Wednesday, May 2

Amanda Hocking: An Update


In her latest blog post, Amanda Hocking tells us how she feels about signing with a traditional publisher (St. Martin's Press), how her traditionally published books are selling and what her future plans are.

For me, one of the most interesting comments she makes is this:
Some people have been speculating that I'm not doing so well based on my Amazon rankings - which aren't terrible, but none of my books are in the Top 100 right now. They think this means that I'm not selling and the books must be doing poorly.

But one of the biggest reasons I went with a publisher is because I wanted to expand outside of the pool of Amazon readership. I know ebooks are continuing to grow, and I know that right now Amazon controls the largest share of ebook sales (they account for roughly 60% of my self-published ebook sales, with Barnes & Noble covering the vast majority of the other 40%).

And you cannot discount the fact that I sold nearly a million books copies of the Trylle books before I went with a publisher, and a large portion of those were through Amazon. I thought I'd already mostly tapped out the Amazon audience, so the fact that my books are doing as well as they are (Switched is ranked in the #1,000s of the Kindle store at the time of this writing, and Ascend is ranked #325) is impressive to me.
- Amanda Hocking, How Am I Doing Now?
Statistics on how well books sell on Amazon versus Barnes & Noble are difficult to come by, so I appreciate it when authors choose to share their numbers (Joe Konrath is wonderful this way). Amanda Hocking sold about 60% of her books through amazon and, I'm guessing, about 30% through Barnes & Noble.

Some might say, "Who cares?"

These numbers are relevant to writers trying to decide whether to enroll their books in KDP Select because that program requires authors to sell their ebooks exclusively through Amazon. I'm not suggesting that Amanda Hocking's numbers are representative, but with so little information about this sort of thing, every little bit helps.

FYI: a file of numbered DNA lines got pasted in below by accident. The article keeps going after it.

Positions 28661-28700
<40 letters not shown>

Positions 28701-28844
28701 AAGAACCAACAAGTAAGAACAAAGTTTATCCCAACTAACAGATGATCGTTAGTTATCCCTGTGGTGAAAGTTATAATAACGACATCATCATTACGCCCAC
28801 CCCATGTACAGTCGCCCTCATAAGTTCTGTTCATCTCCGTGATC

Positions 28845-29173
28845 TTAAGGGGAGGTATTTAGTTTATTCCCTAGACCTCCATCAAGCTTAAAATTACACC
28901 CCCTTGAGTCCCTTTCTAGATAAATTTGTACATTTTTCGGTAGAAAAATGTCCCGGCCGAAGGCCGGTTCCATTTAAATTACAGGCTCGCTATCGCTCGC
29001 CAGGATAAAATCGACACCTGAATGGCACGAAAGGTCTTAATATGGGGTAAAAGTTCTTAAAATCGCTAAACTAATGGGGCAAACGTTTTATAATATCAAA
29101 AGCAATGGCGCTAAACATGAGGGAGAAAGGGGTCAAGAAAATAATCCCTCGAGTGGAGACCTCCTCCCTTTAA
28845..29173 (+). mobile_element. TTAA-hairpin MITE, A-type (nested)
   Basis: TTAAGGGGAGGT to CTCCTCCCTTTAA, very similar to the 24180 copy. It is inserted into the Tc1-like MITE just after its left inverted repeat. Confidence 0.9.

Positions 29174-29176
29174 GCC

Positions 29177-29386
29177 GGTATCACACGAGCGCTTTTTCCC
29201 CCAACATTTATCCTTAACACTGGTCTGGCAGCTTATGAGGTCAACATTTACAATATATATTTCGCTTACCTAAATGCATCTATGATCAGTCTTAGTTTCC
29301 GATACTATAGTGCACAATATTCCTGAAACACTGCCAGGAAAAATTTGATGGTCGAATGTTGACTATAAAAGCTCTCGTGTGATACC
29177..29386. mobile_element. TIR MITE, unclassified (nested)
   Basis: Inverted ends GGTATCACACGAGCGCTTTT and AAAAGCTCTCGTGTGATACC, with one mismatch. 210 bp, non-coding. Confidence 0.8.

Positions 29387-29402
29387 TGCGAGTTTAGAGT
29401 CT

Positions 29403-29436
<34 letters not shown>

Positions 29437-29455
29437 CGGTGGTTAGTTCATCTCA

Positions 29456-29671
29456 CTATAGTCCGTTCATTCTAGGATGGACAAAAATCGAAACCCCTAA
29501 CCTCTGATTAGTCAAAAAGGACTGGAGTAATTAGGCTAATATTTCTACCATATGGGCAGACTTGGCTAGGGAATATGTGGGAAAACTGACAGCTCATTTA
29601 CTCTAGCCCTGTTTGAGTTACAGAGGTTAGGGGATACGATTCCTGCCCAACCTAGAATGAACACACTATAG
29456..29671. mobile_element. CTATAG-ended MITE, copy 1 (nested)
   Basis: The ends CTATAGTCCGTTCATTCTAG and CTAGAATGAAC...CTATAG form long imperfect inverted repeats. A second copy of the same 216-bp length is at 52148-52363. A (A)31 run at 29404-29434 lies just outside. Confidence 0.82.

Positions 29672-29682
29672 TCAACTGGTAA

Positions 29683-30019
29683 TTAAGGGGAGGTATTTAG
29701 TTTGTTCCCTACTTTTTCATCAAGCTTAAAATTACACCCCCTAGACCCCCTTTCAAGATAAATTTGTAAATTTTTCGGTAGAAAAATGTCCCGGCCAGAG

Thanks Amanda!

Related Articles:
Amanda Hocking Joins The Amazon Kindle Million Club
The Secret of Amanda Hocking's Success Amanda Hocking's Story Amanda Hocking, Barry Eisler and Mark Coker: Legacy publishing versus indie publishing

Links:
Amanda Hocking's Books on Amazon
Amanda Hocking at Macmillan Books
The World of Amanda Hocking
How Am I Doing Now?
KDP Select

Photo credit: Thinking About Books

"Amanda Hocking: An Update," copyright© 2012 by Karen Woodward.

4 comments:

  1. Lessee. St. Martin's Press has turned Amanda Hockings's books from top-listers to mid-listers, and she's okay with that?

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  2. Yes, I wish Amanda would have said more about the financial end, though I understand that she probably can't. She sold more digital copies of her books when she self-published but she didn't charge as much. I imagine it all depends what her current royalties are. I wouldn't be surprised if she's making about the same amount of money.

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    1. I highly doubt she's making the same amount of money if she's a mid-lister. If she was making the same amount or more- she would say so. I think she's making less and is (for the time being) content with that because she no longer has to deal with the editing and marketing herself. She's said in many posts how much she hated the marketing part of self-pubbing.

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  3. Yes, I picked that up too (that she hates marketing). I guess, even if she is making less, it's smart to have more than one income stream.

    Thanks for your comment. :)

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